Apple apparently has the power to decrypt iPhone storage in response to law-enforcement requests, though they won't say how. Google can remotely "reset the password" for a phone for cops, too:
Last year, leaked training materials prepared by the Sacramento sheriff's office included a form that would require Apple to "assist law enforcement agents" with "bypassing the cell phone user's passcode so that the agents may search the iPhone." Google takes a more privacy-protective approach: it "resets the password and further provides the reset password to law enforcement," the materials say, which has the side effect of notifying the user that his or her cell phone has been compromised.
Ginger Colbrun, ATF's public affairs chief, told CNET that "ATF cannot discuss specifics of ongoing investigations or litigation. ATF follows federal law and DOJ/department-wide policy on access to all communication devices."
…The ATF's Maynard said in an affidavit for the Kentucky case that Apple "has the capabilities to bypass the security software" and "download the contents of the phone to an external memory device." Chang, the Apple legal specialist, told him that "once the Apple analyst bypasses the passcode, the data will be downloaded onto a USB external drive" and delivered to the ATF.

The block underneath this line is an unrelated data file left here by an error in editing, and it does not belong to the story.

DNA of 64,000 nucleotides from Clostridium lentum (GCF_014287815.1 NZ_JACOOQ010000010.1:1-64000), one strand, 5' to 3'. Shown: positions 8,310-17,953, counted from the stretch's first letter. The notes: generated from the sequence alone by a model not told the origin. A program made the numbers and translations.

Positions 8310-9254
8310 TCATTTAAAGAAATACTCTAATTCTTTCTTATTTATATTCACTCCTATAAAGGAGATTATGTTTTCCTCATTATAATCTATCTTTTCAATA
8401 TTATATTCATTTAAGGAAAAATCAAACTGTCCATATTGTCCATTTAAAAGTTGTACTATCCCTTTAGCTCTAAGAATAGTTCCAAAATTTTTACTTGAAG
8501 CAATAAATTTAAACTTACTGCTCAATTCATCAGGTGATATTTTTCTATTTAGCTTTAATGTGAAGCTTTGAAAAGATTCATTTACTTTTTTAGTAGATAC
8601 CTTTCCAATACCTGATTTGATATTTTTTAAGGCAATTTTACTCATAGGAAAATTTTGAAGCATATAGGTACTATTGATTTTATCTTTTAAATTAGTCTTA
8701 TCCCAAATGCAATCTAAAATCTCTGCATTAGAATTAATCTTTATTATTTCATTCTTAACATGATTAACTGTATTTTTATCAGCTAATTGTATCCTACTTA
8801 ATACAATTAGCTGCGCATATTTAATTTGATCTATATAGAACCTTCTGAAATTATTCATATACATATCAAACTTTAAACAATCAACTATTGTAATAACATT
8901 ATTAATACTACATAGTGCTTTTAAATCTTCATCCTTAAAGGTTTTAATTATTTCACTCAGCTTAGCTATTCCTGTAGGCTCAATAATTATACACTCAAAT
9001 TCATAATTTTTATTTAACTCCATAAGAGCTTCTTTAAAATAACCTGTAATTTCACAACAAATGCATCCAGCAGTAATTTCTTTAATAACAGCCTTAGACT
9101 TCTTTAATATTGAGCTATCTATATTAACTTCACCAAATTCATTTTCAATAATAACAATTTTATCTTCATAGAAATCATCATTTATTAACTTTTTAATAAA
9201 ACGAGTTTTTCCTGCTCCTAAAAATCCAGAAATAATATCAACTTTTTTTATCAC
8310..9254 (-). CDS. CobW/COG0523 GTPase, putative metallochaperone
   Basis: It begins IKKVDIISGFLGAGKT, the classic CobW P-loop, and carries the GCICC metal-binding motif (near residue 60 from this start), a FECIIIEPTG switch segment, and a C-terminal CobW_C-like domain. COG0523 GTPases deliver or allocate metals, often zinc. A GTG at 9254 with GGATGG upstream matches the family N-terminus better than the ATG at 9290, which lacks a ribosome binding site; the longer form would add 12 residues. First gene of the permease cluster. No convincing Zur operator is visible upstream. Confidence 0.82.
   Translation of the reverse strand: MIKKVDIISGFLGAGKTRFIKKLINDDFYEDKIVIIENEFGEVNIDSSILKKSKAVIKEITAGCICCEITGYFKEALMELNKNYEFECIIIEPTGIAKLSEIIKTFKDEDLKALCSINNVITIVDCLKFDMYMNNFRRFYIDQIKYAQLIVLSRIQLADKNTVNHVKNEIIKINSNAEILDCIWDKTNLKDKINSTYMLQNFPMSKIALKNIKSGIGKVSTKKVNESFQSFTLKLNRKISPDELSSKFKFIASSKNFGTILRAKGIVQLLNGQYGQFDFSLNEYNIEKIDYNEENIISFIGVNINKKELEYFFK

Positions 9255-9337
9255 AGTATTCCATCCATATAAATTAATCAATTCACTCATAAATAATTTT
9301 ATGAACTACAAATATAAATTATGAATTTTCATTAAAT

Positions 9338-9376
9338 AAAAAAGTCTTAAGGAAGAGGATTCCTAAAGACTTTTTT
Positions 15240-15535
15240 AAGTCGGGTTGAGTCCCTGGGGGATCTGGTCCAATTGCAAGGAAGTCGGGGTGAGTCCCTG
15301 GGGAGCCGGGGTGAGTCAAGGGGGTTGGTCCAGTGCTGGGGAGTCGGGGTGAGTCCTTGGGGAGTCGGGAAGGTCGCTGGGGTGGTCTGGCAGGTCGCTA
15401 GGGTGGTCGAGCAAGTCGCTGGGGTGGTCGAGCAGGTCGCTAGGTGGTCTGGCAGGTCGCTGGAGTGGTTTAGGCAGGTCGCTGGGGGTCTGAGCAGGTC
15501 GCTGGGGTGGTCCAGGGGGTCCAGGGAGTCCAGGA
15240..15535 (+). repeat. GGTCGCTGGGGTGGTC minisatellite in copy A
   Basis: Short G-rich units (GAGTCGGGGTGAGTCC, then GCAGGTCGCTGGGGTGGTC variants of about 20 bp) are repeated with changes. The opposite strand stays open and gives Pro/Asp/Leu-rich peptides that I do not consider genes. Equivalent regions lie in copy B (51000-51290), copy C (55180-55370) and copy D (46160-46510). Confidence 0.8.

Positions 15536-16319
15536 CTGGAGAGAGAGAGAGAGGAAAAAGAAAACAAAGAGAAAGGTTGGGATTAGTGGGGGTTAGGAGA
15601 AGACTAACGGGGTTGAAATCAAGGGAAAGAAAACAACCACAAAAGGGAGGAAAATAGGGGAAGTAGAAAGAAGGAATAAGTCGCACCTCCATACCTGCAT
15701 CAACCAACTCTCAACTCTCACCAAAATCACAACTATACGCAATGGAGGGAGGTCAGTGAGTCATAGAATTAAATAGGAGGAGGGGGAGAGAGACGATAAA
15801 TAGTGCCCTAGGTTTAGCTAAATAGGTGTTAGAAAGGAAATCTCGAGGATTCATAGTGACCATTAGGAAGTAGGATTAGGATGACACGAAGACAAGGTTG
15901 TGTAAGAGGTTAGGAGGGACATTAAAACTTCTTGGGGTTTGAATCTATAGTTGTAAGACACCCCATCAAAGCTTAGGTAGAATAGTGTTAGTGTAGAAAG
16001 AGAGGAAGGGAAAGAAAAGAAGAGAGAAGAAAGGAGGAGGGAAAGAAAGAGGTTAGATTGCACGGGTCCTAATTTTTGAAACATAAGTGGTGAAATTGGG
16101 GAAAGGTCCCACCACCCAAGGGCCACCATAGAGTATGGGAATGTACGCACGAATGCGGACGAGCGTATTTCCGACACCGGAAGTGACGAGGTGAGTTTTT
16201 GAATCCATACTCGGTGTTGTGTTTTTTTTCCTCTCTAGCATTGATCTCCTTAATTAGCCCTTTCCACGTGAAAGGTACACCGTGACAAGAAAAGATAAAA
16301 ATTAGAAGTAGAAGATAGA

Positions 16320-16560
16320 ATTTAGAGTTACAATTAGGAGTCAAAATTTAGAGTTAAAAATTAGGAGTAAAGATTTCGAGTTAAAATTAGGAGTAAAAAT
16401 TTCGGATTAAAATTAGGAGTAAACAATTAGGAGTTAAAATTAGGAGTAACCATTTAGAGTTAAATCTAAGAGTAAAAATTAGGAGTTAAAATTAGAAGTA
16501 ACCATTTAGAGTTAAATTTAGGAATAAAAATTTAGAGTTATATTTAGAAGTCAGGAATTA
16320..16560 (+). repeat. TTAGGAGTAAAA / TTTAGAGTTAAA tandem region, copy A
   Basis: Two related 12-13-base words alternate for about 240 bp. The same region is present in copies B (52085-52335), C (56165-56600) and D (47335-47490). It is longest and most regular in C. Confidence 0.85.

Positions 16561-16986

It's not clear whether that means Apple has created a backdoor for police — which has been the topic of speculation in the past — whether the company has custom hardware that's faster at decryption, or whether it simply is more skilled at using the same procedures available to the government. Apple declined to discuss its law enforcement policies when contacted this week by CNET.
It's not clear to me from the above whether Google "resetting the password" for Android devices merely bypasses the lock-screen or actually decrypts the mass storage on the phone if it has been encrypted.
I also wonder if the "decryption" Apple undertakes relies on people habitually using short passwords for their phones — the alternative being a lot of screen-typing in order to place a call.
Apple deluged by police demands to decrypt iPhones [Declan McCullagh/CNet]